DiData runs reps through financial training course

DiData runs reps through financial training course

Systems integrator, Dimension Data, has placed several hundred of its sales reps and other staff through financial training courses to give them a better insight into customer needs.

The project, driven by financial controller, Steve Shein, has seen the integrator’s sales representatives, pre-sales staff, solutions architects and business development managers take part in a role-playing course called “The Business Acumen Game”.

Running over a month, the course puts groups of five and six staff in control of an imaginary company, presents them with data, and asks them to have board meetings and make decisions on the future of the company.

“We give them the feel of what it’s like to run a business,” national sales manager for Dimension Data, Tony Whigham, said.

At the end of the course, those teams that have made sound business decisions are rewarded with prizes but, more importantly, the trainees gain a better understanding of balance sheets or the pros and cons of leasing rather than buying capital equipment.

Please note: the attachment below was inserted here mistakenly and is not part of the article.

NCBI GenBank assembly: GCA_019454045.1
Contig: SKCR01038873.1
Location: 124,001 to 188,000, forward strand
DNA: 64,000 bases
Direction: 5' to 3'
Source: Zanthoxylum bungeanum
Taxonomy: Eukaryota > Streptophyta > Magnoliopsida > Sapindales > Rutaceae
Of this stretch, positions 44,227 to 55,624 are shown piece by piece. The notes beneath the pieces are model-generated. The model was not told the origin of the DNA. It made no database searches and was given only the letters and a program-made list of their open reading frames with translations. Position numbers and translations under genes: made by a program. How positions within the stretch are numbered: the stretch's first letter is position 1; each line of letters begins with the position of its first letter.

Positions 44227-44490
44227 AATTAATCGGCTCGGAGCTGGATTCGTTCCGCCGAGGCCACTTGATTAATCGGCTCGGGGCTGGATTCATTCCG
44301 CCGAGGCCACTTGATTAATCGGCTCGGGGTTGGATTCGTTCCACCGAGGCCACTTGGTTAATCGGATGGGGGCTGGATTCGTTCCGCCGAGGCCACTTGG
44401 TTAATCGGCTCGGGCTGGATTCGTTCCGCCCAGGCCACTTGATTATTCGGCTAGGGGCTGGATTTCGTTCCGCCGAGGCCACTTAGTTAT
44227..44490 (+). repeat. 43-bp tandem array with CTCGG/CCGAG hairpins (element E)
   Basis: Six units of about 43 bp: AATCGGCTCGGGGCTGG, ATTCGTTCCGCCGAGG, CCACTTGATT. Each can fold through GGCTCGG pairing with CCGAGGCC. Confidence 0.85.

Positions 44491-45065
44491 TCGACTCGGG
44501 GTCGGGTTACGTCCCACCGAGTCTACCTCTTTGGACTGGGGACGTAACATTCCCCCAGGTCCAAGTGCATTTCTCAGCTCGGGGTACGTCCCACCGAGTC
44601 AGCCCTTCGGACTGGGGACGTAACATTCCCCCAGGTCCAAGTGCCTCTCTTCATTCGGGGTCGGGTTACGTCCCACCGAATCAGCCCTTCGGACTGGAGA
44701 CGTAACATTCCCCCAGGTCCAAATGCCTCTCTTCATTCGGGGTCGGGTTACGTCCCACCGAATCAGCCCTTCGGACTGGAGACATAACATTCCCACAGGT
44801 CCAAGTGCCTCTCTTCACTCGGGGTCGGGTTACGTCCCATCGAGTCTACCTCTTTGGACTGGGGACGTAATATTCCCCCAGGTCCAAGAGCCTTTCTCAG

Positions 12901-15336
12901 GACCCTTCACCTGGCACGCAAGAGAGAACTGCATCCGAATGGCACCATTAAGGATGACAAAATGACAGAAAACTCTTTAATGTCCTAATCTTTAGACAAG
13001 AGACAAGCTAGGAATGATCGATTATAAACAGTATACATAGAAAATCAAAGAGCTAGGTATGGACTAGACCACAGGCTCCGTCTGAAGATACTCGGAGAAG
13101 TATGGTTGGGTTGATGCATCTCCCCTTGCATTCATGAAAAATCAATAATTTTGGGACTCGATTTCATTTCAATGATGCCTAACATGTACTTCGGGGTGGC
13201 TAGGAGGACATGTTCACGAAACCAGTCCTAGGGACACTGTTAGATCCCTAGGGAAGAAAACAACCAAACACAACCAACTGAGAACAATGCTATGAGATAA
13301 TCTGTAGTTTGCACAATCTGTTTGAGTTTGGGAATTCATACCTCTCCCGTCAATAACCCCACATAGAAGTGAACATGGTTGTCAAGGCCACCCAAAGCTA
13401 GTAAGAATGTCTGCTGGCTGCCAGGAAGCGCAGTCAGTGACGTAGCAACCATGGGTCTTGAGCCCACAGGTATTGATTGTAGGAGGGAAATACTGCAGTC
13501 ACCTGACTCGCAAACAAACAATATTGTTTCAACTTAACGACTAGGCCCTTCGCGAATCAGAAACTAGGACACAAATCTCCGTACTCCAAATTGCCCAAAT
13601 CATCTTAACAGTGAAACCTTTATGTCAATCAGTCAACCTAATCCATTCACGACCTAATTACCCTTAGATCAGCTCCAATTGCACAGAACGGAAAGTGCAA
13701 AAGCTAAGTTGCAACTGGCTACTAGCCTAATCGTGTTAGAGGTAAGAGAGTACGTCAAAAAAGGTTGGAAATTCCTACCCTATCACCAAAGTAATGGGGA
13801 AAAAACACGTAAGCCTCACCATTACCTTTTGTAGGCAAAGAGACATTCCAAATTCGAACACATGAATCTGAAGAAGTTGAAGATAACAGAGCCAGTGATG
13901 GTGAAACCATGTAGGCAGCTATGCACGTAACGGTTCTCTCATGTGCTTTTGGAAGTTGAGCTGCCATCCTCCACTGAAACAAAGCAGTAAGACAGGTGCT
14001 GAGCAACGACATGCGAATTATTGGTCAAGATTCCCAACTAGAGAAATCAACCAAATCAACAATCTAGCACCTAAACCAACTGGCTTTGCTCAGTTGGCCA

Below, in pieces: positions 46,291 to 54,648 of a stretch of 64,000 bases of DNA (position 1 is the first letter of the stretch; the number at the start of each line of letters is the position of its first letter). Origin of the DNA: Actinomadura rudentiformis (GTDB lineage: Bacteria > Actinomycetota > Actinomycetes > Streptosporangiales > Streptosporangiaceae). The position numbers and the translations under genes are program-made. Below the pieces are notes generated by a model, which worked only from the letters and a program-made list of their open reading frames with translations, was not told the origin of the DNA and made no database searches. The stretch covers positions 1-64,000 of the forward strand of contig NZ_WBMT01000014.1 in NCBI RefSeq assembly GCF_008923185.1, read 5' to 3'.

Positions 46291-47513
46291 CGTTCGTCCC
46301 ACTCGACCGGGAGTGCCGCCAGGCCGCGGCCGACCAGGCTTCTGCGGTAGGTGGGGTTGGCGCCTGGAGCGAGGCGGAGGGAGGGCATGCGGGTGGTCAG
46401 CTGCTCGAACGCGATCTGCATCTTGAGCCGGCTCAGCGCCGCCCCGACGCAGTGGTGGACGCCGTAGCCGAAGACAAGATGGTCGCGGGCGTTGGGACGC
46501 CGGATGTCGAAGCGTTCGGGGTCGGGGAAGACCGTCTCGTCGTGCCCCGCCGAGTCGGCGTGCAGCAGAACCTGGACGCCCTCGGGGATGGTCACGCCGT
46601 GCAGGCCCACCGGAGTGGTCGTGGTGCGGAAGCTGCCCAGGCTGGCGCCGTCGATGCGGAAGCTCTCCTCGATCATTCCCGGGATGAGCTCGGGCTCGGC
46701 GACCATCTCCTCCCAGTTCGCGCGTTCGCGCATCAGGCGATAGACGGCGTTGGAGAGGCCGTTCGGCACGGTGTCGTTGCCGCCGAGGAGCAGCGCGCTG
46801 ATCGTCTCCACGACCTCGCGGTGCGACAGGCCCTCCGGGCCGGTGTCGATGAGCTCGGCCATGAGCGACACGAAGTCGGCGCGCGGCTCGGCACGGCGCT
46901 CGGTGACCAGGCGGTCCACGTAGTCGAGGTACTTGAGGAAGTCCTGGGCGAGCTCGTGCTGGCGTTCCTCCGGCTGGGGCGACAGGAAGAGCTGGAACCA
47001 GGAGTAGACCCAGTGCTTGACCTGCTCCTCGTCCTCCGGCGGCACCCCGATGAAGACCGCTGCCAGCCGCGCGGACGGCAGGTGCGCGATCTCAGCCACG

“The days are gone where you could get away with just being focused on getting reps technically au fait with solutions,” Whigham said. “It's becoming just as important to give a rep at the front-end a more self-sufficient understanding of what is going on at a contractual level.”

Whigham said the integrator was trying to evolve out of the standard sales cycle which saw reps sell a product, deliver and implement it, then return to the customer in three years for a refresh.

“We like salespeople that form a relationship with the customer, people that add business value to the customer’s direction,” he said. “We are interested in guys that have business backgrounds, rather than just strong technical capability. Of course, they have to be technically sound, but it is more important that they are business savvy.”

The integrator is measuring the success of the training via the feedback customers provide when they are surveyed. To date, Whigham is pleased with the results.

“It’s a game of inches,” he said. “But I would say we certainly have a better and more rounded sales force today than we did 12 months ago.”

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